Armenoui Kasparian Saraidari


The Survivors (2013) 7 Inkjet prints on Tyvek banner, nylon beading wire, MDF boards Installation space 300 x 300 x 300 cm.


The knowledge of the subsequent generations around the experiences of the past relies heavily on the memories of the survivors. Although survivor’s traumatic memory is often accused as a problematic space for remembering and forgetting, still serves as a fundamental referent. The survivor embodies the primary figure for the subsequent generations. However, in the process of recall, photography also holds a vital role. Existing photographic archives often serve as reliable documents that inform the subsequent generations about the historical events. Both personal and public archives function as a source of information and as a space for remembrance.

'The Survivors was an attempt to look at the value of a photographic archive beyond representation. In a symbolic way those images are carrying experiences and memories for more than two generations and still offer lots to discover. So, I got really interested in that cross-generational dialogue. The later generations of the Armenian diaspora share the memories of the survivors and keep the remembrance of their experiences alive.'

                                Read the interview by Cristiane Monarchi in Photomonitor.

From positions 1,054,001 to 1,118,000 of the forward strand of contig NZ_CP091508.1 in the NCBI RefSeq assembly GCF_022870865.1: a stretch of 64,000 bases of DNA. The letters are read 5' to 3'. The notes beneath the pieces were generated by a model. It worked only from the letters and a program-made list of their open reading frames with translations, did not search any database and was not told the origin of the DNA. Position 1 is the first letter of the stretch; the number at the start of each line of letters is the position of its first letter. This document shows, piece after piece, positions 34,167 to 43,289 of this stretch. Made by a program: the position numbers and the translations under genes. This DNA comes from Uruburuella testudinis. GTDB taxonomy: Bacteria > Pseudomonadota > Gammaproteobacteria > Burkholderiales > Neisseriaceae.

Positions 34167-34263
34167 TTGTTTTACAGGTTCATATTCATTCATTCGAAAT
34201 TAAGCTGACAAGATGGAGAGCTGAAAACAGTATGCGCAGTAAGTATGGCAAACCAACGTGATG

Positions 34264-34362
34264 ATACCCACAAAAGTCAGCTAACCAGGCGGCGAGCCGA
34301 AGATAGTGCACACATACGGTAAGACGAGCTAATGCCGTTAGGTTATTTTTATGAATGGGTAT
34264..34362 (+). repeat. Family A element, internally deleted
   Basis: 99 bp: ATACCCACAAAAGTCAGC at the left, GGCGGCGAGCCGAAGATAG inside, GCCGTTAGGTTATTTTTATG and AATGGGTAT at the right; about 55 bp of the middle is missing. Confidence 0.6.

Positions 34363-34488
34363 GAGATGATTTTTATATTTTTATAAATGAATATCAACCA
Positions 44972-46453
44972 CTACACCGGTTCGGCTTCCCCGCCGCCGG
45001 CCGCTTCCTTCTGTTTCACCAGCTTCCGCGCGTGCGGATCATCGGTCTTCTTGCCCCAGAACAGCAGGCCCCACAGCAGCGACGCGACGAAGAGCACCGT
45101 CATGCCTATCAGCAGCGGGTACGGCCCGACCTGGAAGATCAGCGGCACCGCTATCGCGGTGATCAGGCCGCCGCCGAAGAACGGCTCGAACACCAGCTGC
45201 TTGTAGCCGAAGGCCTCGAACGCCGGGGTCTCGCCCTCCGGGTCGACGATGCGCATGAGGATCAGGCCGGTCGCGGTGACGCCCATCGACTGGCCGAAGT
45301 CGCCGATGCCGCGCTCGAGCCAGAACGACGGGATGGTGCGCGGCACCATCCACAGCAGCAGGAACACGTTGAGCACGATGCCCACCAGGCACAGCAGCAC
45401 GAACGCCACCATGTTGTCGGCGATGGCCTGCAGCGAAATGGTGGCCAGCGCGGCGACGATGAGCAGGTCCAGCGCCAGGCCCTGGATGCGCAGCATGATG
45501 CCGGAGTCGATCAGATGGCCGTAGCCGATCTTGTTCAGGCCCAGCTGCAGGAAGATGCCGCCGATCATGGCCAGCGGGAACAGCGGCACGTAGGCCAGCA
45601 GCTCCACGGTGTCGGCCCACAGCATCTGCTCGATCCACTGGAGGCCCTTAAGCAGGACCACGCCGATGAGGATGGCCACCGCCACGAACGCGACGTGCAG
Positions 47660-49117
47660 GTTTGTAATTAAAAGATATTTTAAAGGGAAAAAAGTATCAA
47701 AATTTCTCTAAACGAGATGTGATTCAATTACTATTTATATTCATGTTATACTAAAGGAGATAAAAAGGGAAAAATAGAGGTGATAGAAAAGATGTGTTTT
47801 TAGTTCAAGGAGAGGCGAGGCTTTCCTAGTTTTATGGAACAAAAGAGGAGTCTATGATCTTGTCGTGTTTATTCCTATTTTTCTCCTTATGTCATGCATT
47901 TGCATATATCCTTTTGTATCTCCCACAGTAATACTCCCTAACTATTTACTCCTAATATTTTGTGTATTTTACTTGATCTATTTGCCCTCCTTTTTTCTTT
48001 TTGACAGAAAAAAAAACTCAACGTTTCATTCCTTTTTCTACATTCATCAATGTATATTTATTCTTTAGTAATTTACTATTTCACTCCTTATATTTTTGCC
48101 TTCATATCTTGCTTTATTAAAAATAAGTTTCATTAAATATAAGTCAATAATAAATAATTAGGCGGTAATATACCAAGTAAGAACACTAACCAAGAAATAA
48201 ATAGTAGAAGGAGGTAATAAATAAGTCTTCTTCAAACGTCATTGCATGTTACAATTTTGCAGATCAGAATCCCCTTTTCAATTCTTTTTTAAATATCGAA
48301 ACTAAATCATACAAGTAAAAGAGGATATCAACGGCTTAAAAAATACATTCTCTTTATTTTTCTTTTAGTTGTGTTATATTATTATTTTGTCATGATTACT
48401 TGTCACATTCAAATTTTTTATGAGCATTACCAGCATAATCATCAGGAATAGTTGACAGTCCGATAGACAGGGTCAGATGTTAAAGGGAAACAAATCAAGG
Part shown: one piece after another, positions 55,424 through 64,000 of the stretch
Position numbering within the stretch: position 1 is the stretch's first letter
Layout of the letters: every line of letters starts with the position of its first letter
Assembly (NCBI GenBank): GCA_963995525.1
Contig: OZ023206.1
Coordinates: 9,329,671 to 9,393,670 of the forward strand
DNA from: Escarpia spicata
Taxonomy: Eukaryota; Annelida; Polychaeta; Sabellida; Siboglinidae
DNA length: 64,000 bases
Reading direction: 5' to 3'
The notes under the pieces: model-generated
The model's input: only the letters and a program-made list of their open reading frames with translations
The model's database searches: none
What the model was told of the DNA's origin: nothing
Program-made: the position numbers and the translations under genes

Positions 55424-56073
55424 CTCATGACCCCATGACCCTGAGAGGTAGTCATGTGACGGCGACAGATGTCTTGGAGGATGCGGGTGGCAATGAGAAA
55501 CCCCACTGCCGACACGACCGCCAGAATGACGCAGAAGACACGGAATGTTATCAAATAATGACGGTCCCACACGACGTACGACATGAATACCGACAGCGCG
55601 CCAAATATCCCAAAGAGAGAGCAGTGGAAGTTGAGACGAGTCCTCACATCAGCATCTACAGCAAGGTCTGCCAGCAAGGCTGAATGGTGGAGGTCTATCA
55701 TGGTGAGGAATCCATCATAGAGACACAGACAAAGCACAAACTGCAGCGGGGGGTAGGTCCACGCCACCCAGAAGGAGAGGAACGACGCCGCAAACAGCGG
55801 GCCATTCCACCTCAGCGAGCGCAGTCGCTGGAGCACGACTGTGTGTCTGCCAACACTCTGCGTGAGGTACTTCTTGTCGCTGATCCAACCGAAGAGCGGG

Rejecting violence with the lens in former Ottoman territories

P21 Gallery | London, UK.
Curator: Joy Stacey
11 September – 31 October 2015 

Artists: Mou da Fedhila, Joana Hadjithomas & Khalil Joreige, Šejla Kamerić, Armenoui Kasparian Saraidari, Sadik Kwaish Alfraji, Nadia Mounier and Joy Stacey

Autonomy of Self brought together moving image and photography from across the former Ottoman territories to explore how individuals are using the human image to refuse violence and conflict.

Parallel events included the award-winning author Louis de Bernières reading from Birds Without Wings and a panel discussion and film screening with Leslie Hakim-Dowek and Dora Carpenter-Latiri discussed ‘Memories of Beirut and Tunis: Transformed Cities and the Family Album’ and Nouritza Matossian presenting her documentary Heart of Two Nations: Hrant Dink. A symposium with the artists was hosted by the Photography and the Archive Research Centre (PARC) at The Swedenborg Society Hall, and chaired by Max Houghton. The exhibition and events were supported by the Arts Council England, London College of Communication, UAL, and the British Institute for the Study of Iraq. 

Using Format